May smothered her burning face into a pillow. “Oh, noooo… No, I’m a terrible person!” she wailed, trying to be as quiet as possible.
What had she been thinking? Had Em caught her staring? Was it obvious? May’s stomach twisted at the thought. It had been so long since she had been around a woman she felt attracted to. She couldn’t tell if she had been coming across too strong. Could Em tell? And if she could, had it made her uncomfortable? The very idea made May feel sick.
She hadn’t seemed uncomfortable, though.
May pulled the covers over her head and rolled onto her side, feeling a new swell of dedication towards falling asleep and blissfully forgetting how foolishly she may or may not have acted that night.
But she was too still and too quiet. She was so frustratingly conscious and, as if on cue, in crept the thoughts that haunted her when she let her guard down.
The darker corners of May’s mind imagined Em hearing the rumors people still whispered about her all these years later – truth mixed in with lies. She imagined that mischievous grin twisting into a frown of disgust, an accusatory glare flashing in brilliant eyes. Whatever good Em might have seen in May right now wouldn’t possibly survive knowing what everyone else already held as truth and, just like that, it didn’t matter whether or not she had noticed May’s dreamy stares or awkward, albeit unintentional, excuse for flirting.
She tossed again, clenching her eyes tightly.
“Stop it,” she hissed. She took a few deep breaths, trying to focus on the rhythmic crash of the surf until her heartbeat slowed.
Eventually, unable to handle being alone with her thoughts any longer, May crawled out of bed to her small window and pushed open the shutters. She searched through the tree’s gently swaying boughs, spotting the brightest star in the sky.
This was what she did sometimes on nights when she felt most alone; staring up at a glittering night sky helped calm her and reminded her that, in this whole great universe, her problems were really quite small.
“Please.” She whispered up at the star she’d chosen. “Just… don’t let her think I’m weird or anything.”
She breathed deeply until calm gradually crept into her veins.
Back in bed, she listened to the ebb and flow of the ocean until, at last, she fell asleep.
The next time she opened her eyes, May stood alone on the shore.
The night was at its darkest, lit only by a glittering dome of brilliant stars overhead. A warm breeze swept gently off the ocean and the familiar sound of rolling waves surrounded her. It all should have been comforting but, for some reason, May sensed something wasn’t right.
Little was visible in the dim light of the stars, but when her eyes dropped to the water she saw the waves coursing backwards, away from the sandy shore.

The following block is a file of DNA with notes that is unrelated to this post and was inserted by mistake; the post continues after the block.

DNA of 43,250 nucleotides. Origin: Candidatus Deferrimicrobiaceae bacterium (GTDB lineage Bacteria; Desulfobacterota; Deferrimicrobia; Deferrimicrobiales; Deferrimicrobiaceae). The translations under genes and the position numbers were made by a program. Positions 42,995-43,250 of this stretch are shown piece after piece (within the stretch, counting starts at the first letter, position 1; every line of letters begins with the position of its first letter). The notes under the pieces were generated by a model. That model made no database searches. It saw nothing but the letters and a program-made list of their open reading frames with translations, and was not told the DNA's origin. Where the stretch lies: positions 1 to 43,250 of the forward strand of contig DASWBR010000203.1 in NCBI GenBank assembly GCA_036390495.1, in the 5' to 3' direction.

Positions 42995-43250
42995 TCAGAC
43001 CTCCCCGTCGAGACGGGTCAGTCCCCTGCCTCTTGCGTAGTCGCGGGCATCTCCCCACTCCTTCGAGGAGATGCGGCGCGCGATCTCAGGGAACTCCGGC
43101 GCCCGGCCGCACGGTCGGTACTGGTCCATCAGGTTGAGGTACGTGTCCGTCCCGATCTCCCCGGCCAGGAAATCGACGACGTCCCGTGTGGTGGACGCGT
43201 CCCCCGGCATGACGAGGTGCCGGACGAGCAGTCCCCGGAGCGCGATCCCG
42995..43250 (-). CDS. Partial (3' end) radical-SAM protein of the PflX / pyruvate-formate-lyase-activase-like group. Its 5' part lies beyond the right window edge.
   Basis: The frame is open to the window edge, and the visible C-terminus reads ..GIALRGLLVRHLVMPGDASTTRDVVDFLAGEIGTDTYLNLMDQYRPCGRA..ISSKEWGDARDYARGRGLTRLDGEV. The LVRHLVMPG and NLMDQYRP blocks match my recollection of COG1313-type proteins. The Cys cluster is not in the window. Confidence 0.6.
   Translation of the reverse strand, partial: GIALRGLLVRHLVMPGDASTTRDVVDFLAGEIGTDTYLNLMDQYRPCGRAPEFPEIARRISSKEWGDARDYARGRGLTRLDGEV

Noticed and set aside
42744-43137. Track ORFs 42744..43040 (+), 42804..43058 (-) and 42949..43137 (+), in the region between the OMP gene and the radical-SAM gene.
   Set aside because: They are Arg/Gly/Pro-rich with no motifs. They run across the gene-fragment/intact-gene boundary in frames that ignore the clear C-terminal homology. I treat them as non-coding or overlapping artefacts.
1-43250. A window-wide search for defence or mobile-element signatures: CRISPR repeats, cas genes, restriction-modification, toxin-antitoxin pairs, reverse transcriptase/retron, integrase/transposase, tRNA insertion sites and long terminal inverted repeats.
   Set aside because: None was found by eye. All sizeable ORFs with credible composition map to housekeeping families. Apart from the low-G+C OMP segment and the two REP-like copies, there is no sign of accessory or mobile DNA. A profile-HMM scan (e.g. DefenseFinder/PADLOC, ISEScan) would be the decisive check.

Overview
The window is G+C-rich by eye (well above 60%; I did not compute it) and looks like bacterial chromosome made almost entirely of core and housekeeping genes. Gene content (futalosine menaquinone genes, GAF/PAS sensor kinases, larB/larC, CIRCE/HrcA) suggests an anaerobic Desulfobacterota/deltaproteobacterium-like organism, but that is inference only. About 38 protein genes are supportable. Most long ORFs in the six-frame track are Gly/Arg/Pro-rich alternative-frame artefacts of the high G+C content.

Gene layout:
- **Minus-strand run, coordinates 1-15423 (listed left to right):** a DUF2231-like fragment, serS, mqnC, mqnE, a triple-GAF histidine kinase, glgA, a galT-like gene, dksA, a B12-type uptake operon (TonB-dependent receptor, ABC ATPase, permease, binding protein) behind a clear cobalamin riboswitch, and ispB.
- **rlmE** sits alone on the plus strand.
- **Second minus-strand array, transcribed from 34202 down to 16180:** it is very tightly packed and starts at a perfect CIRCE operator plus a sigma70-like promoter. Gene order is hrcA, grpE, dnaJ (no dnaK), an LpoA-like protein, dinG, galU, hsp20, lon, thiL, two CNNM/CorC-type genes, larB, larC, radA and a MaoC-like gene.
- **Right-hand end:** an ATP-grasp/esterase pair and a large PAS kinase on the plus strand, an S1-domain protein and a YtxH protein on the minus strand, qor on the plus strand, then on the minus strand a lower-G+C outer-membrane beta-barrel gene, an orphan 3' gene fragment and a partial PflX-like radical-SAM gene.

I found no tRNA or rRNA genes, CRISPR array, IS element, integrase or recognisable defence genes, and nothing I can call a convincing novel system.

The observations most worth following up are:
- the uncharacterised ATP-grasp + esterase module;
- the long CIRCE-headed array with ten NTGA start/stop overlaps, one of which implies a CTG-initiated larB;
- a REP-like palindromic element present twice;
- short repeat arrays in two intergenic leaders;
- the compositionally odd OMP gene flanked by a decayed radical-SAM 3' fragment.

Something on the horizon drew her gaze up and away from the tide. Somewhere out on the ocean hovered a light, dim at first but glowing steadily brighter without getting bigger.
Her stomach fluttered. In the back of her mind, she thought she ought to be afraid. Yet, despite the sense of dread, she knew what she had to do. Em’s pack rested abandoned at her feet. Without a second thought she hauled it from the sand, pulled the straps over her shoulders and walked out across the water, toward the light.
It could have been hours, it could have been days, but May walked across the ocean until quite suddenly the light was very close. It was so bright and she was squinting through the rays when a voice called out, crystalline and clear.
She blinked. The light dimmed, allowing her to see the source.
Em stood in the center of the light, serene, her pale features glowing brightly. She smiled wide and embraced May like an old friend.
“I knew you could do it,” Em whispered, holding May back enough to look her in the eyes.
All at once warmth filled May’s chest, any sense of fear or foreboding vanished. Slowly, Em’s light intensified again until they both disappeared into a blinding whiteness.
May shielded her eyes, blinking through the morning light pouring in through her window. She had forgotten to close the shutters before she went back to bed and now her room was bathed in the light of day in a way she simply wasn’t used to.
For a moment she floundered, the residue of the dream still clinging to the edges of her mind. Hadn’t she just been standing in the middle of the ocean? No, of course not, that didn’t make sense… But Em had been there, and…
May shot straight up, suddenly very awake. Scrambling out from beneath the covers she threw the sliding door of her room wide and scampered down the stairs.
“Em?” she called out, rushing across the house to the deck.
The glass door was closed. The hammock was empty, aside from the blanket folded neatly in the centre. May hurried to the bathroom, but it was empty too.
There was nothing, not even so much as a note.
Em was gone.
Banner art by @beverlylove